An extendable system that offers customers access to the most innovative and relevant products and services, whether in-house or from a third party, is key to allowing banks to benefit from the massive opportunity available. Banks who can harness open banking will not only be able to grow their revenues, but also be better placed to act as trusted advisers, helping people understand their affairs to make the best possible financial and commercial decisions.
6 Low-cost low-risk systems
A system with high levels of integration and automation leads to lower spend on IT and back-office staffing, and better cost efficiency.
In addition, the more automated the system, the lower the risk of user error or outages caused by large queues of transactions being processed in batches. Both can eventually affect one of a bank’s most important assets: its reputation.
7 Future-proof systems
Customer expectations when it comes to banking are changing fast, and successful digital banks need a system that can cope with constant upgrades. A patchwork of interconnected but not integrated systems cannot do this without data duplication, high risk of failure and massive maintenance bills.
A better solution is a packaged approach for their front and back-office applications.
8 Ability to launch new products, fast
When banks are slow at getting their products to market, it gives their competitors the edge. We know that unfit systems put a brake on innovation, with 80 per cent of banking executives surveyed by Ovum in Europe saying that outdated core systems were making it harder for them to bring out new products.
Parameter-driven systems cut out months of coding and testing when launching new products or extending a current range.
9 Systems that can scale up
As mobile payments and micropayments become the norm, the number of transactions carried out online is increasing exponentially. Banks need to plan for a hundredfold increase in the number of transactions and enquiries handled by their platforms over the next 10 years. PSD 2 and the Internet of Things will only add to the pressure, opening up bank platforms to a myriad of new intermediaries and interactions.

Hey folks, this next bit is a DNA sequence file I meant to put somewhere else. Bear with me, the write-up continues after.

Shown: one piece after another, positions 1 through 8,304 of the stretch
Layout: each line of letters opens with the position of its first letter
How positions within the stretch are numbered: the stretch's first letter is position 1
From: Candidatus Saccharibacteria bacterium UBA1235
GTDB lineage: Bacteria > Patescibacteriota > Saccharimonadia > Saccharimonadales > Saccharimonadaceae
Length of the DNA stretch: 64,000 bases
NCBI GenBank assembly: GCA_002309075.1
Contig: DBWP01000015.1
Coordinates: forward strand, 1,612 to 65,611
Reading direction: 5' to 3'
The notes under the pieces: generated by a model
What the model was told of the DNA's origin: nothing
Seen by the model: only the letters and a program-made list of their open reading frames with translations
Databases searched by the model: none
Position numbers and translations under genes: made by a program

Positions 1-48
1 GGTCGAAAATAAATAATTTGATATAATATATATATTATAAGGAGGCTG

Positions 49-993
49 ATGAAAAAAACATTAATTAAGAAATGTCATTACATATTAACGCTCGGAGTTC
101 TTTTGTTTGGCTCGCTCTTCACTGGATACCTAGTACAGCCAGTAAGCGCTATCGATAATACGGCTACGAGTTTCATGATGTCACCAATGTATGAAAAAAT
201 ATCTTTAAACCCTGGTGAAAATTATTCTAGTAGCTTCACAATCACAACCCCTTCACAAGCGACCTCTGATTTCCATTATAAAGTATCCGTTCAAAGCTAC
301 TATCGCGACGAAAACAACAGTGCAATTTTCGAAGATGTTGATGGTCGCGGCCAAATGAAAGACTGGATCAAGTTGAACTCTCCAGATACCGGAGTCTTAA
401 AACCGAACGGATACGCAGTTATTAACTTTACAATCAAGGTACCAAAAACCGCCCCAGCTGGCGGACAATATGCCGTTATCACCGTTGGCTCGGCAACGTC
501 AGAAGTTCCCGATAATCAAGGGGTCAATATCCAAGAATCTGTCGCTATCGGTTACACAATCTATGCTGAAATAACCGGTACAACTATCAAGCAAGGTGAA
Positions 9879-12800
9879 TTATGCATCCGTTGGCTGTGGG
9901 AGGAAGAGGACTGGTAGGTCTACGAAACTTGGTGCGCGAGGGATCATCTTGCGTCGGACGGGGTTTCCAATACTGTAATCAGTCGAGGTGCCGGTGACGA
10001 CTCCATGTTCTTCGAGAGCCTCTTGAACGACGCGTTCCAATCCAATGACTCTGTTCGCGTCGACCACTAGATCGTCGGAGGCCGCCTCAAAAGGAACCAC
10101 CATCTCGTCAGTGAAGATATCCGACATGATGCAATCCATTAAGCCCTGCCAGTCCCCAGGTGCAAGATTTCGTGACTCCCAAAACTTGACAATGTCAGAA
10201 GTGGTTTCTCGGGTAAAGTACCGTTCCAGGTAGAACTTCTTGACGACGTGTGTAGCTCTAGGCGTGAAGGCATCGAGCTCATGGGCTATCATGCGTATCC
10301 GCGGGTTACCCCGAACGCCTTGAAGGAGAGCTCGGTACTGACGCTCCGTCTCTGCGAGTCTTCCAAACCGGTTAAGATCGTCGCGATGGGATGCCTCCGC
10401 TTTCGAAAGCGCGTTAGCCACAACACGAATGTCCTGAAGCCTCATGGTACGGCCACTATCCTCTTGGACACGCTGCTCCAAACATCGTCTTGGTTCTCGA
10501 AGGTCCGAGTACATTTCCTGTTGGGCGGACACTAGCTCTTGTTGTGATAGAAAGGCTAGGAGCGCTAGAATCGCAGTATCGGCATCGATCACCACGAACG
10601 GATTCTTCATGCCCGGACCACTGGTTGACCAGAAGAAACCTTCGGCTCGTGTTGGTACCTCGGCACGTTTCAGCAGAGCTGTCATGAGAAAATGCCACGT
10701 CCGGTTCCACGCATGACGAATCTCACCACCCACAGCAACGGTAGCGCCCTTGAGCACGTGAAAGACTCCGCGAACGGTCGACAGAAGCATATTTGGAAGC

Digital banks must choose systems that are linearly scalable and able to continue to operate fast and accurately as the demands on them increase.
10 Cloud compatibility
Not all banking institutions are ready to run core processing in the public cloud, but the only way to drive down cost and work at scale is to do so. Operating costs can be as much as 50 per cent lower for institutions that run in the cloud. Security can be higher, too, since data-centre providers invest heavily in cyber protection.
It is significant that regulators around the world are now open to banks putting core applications in the cloud, with Singapore introducing new guidelines and the UK FCA indicating that cloud-based systems could increase competitiveness.
The banks that succeed are those who offer what customers want and expect, not once, but time and time again, creating a bond of trust between them. With these 10 necessities in place, banks can be sure that their investment in digitization will translate into customer satisfaction – and from there into growth.